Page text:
Defining a CIC

Not so long ago we had a meeting with club chairman Michael Johnston and the term CIC was mentioned, subsequently you may have wondered what that is. So here we have some information for you to hopefully shed some light on the subject should you need it.

What Is It?

CICs (Community Interest Company) are limited companies, with special additional features, created for the use of people who want to conduct a business or other activity for community benefit, and not purely for private advantage.

A CIC can be a public company limited by shares, a private company limited by shares, or a company limited by guarantee, and will have the same benefits and obligations as other companies of this type. CICs are registered with Companies House but regulated by the CIC Regulator.

This is achieved by a “community interest test” and “asset lock”, which ensure that the CIC is established for community purposes and the assets and profits are dedicated to these purposes. Registration of a company as a CIC has to be approved by the Regulator who also has a continuing monitoring and enforcement role.

The “Community Interest Test” means that the Regulator must be satisfied that activities carried out by the organisation are carried out to the benefit of the community it serves. The club would need to convince the Regulator that its activities would benefit the whole community so could not concentrate on solely “elite” sport.

The “Asset Lock” means that the assets of the company, eg the stadium, must be used for the benefits of the community. If the asset is sold then it must be sold at the market value, and not for £1 for example, any profits from the sale must benefit the community and not individuals.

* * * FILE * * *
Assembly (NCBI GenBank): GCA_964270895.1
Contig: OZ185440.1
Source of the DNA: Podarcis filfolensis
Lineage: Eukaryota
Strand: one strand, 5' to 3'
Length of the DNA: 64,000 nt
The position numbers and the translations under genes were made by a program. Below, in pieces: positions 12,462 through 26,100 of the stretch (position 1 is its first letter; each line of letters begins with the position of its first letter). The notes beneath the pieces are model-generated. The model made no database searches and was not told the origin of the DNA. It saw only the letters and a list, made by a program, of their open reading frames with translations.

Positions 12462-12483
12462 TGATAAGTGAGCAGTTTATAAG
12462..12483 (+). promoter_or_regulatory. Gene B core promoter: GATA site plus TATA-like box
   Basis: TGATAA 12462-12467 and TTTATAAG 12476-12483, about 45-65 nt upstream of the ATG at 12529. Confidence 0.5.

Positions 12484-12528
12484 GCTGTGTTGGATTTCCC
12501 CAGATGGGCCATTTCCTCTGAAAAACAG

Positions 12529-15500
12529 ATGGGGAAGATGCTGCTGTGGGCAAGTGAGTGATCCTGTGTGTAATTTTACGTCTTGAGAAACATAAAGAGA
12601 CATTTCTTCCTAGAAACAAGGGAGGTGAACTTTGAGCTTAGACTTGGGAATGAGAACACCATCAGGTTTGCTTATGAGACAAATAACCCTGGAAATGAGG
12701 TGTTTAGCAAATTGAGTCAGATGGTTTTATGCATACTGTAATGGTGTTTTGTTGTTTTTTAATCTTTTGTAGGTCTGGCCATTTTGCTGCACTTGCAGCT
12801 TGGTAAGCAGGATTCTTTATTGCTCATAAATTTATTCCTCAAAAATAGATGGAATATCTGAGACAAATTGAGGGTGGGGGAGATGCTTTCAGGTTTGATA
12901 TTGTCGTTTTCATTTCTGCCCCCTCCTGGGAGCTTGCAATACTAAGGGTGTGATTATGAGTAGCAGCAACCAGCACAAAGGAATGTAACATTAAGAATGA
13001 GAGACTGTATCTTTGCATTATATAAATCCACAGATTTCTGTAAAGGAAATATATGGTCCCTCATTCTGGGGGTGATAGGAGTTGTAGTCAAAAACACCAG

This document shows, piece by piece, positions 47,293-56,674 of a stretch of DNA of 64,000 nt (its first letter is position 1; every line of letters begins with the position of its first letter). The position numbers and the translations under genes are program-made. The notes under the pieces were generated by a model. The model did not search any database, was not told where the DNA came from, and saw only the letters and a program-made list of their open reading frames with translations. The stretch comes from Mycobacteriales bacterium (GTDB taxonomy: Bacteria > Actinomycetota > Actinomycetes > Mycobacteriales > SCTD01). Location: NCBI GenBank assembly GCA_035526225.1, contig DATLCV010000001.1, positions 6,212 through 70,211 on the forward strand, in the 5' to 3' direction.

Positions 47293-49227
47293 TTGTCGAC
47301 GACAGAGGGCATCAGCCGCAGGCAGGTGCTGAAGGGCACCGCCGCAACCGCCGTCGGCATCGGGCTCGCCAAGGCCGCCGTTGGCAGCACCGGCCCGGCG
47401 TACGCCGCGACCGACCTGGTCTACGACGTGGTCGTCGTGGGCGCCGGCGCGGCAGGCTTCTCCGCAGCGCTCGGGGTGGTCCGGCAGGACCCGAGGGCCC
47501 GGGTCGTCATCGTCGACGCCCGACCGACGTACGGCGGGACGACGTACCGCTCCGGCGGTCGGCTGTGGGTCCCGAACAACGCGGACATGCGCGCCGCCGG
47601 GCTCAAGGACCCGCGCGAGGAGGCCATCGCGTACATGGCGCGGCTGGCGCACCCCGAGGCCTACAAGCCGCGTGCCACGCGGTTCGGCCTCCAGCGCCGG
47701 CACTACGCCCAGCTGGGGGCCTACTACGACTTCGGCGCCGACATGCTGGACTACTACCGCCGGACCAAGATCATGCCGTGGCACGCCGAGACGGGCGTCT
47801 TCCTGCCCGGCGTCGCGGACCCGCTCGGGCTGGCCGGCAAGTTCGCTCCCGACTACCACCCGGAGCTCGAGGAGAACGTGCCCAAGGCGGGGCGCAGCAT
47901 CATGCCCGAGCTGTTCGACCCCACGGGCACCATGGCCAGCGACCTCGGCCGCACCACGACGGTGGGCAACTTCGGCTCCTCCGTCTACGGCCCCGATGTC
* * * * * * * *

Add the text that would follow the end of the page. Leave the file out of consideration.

Once a company chooses to become a CIC it cannot be converted back to a limited company, although members can choose to become a charity. The SFA will accept a club which is set up as a CIC or a Community Benefit Society (the trust model).

The CIC provides limited liability for its members.


reassurance for stakeholders as the asset lock and community interests are regulated;

CICs must produce annual reports which includes:

  • What has been done and how it has benefited the community.
  • How much directors have been paid.
  • Steps taken to consult with stakeholders and the outcomes.
  • Any profits are used for the benefit of the community and not distributed to owners.
  • Dividends and directors’ salaries are restricted.


An organisation cannot be both a CIC and a charity. Some grant funders recognise and fund CICs but not all.

CICs do not enjoy any tax concessions.

Examples of CICs:

The way a CIC is operated can vary, here are some examples from Scottish Football.

Clyde FC:

Clyde is owned by fans on a one-member one-vote basis.

Stenhousemuir FC:

Stenhousemuir FC’s shares in the previous company were converted into shares in the CIC. One share in the old company = ten shares in the CIC, meaning that shares were more affordable to more fans. There is a rule stating that no-one can own more than 10% of the shares in the CIC apart from the Supporters Trust who can’t own more than 20%.

Meeting with Club on 21st August 2012

Representatives of the Killie Trust, KFCSA and Kilmarnock Football Club met last night to discuss recent events. Chairman Michael Johnston told the supporter’s organisations that he was looking at the possibility of Kilmarnock FC becoming a Community Interest Club (CIC) and all parties agreed to further investigate the possibility of such an event. The setting up of the Killie Trust’s Community Ownership Group (COG) Fund was ratified by its members on Saturday and fundraising activities shall commence with immediate effect.